Postcards in aviation advertising  – big ideas from this week’s episode:

Aviation marketing Postcards

  1. Postcards are an incredibly popular and traditional form of aviation advertising.
  2. They still work!
  3. They require a complete campaign to be most effective.

If you have any questions, comments, or anything else that you’d like to add to this, you can add them on our blog, that’s AviationBusinessConsultants.com or in social media you can use the hashtag #avgeekmarketing, the way will find it, hopefully, and respond to it.

We very much appreciate and try to respond to every comment or question!

 

 

Transcript – Episode 68 – Seven Ways to Use Postcards in Aviation Advertising

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Announcer:   You’re listening to Aviation Marketing Hangar Flying, the community for the best sales and marketing professionals in the aviation industry. You can’t learn to fly just from a book. You learn from other pilots who know the tools, the skills, and the territory. Your hosts, John and Paula Williams, are your sales and marketing test pilots.

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Paula Williams:   Welcome to Aviation Marketing Hangar Flying episode number 68, 7 Ways To Advertise With Postcards. I’m Paula Williams,

John Williams:   I’m John Williams.

Paula Williams:   And we are ABCI, and ABCI’s mission is.

John Williams:   To help all you folks out there sell more products and services in the aviation world.

Paula Williams:   Absolutely, so if you have any questions, comments, or anything else that you’d like to add to this, you can add them on our blog, that’s AviationBusinessConsultants.com or in social media you can use the hashtag #avgeekmarketing, the way will find it, hopefully, and respond to it.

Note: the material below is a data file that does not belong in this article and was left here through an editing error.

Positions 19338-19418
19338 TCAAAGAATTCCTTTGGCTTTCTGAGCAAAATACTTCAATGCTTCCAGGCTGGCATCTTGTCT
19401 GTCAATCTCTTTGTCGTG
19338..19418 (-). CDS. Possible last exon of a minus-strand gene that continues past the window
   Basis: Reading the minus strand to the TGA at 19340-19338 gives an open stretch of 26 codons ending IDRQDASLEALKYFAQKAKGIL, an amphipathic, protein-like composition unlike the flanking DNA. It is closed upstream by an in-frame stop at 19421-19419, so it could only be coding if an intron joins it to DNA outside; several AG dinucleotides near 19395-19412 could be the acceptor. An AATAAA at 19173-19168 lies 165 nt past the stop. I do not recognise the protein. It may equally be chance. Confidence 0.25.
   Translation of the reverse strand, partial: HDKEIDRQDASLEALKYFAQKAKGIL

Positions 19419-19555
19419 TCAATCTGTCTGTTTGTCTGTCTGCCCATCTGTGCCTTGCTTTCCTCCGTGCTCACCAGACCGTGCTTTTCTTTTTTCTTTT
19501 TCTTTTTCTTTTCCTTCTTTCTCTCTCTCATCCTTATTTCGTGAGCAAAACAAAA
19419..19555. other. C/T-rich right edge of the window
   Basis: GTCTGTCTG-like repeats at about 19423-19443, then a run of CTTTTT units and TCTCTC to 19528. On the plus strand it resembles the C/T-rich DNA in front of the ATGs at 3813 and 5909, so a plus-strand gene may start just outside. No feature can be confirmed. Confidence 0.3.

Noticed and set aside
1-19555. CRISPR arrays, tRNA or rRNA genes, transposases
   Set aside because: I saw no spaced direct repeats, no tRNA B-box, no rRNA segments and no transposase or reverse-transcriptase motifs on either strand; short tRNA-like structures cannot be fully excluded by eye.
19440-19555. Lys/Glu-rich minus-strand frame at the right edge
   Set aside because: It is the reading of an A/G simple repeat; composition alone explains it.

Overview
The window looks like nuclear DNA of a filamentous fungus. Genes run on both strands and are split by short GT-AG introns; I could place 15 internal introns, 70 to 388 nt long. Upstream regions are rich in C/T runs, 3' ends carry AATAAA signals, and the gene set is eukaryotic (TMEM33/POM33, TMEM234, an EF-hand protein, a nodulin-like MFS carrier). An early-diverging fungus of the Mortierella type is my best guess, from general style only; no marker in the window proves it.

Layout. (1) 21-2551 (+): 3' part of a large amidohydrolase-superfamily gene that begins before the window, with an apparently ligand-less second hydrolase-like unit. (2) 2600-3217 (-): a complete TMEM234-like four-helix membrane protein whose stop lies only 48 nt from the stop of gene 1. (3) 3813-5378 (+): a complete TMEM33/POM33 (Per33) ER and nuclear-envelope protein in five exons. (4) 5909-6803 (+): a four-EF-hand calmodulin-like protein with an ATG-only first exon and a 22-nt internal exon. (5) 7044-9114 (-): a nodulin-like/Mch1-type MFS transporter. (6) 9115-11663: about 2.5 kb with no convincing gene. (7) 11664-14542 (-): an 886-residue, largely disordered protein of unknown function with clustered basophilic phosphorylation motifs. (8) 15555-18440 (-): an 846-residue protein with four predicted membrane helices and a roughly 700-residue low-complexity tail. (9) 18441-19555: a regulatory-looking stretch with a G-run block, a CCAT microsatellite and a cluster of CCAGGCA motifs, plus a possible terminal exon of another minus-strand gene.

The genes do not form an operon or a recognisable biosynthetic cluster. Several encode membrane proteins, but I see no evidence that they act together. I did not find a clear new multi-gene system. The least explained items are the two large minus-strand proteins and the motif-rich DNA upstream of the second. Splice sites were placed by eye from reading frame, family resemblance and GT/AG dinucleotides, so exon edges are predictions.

So yeah, we always report to your question comments and everything else that is really where the best ideas come from is from questions that are asked by listeners, and clients, and everybody else, right?

John Williams:   Yep.

Paula Williams:   Okay, so we will do our best to reply to every tweet, comment, or anything else.

So.

John Williams:   [LAUGH] So.

Paula Williams:   Postcards are incredibly popular and traditional in aviation marketing. Now a lot of people have kind of foregone the whole snail mail idea in favor of all the shiny electronic toys these days. And we think that’s a mistake, right?

John Williams:   Absolutely.

Paula Williams:   Right.

John Williams:   There are some things and reasons that postcards in aviation advertising work when nothing else does.

Paula Williams:   Exactly, so there’s a lot of advantages to the shiny digital toys and you know far be it from us to be dissing them in any way but we do really think a combination is what works best because there are pros and cons to any advertising medium postcards being among them, right?

Okay, but they still do work and in fact, you have bought things based on postcards in aviation advertising.  Or at least in a relationship that was initiated with postcards, right?

John Williams:   You, meaning me?

Paula Williams:   Yeah, you, John Williams.

John Williams:   [LAUGH].

Paula Williams:   Mr. Aviation Consumer, if you put your consumer hat on, as opposed to your marketing hat.

John Williams:   Actually, yes, and not just small stuff.

John Williams:   I guess in 2007 late, I was considering buying an airplane. And I believe in January, I got a first postcard from somebody that was selling an airplane. [LAUGH] And one thing led to another, and postcard disappeared. And then-

Paula Williams:   You forgot about it, right?

John Williams:   Yeah, I forgot about it.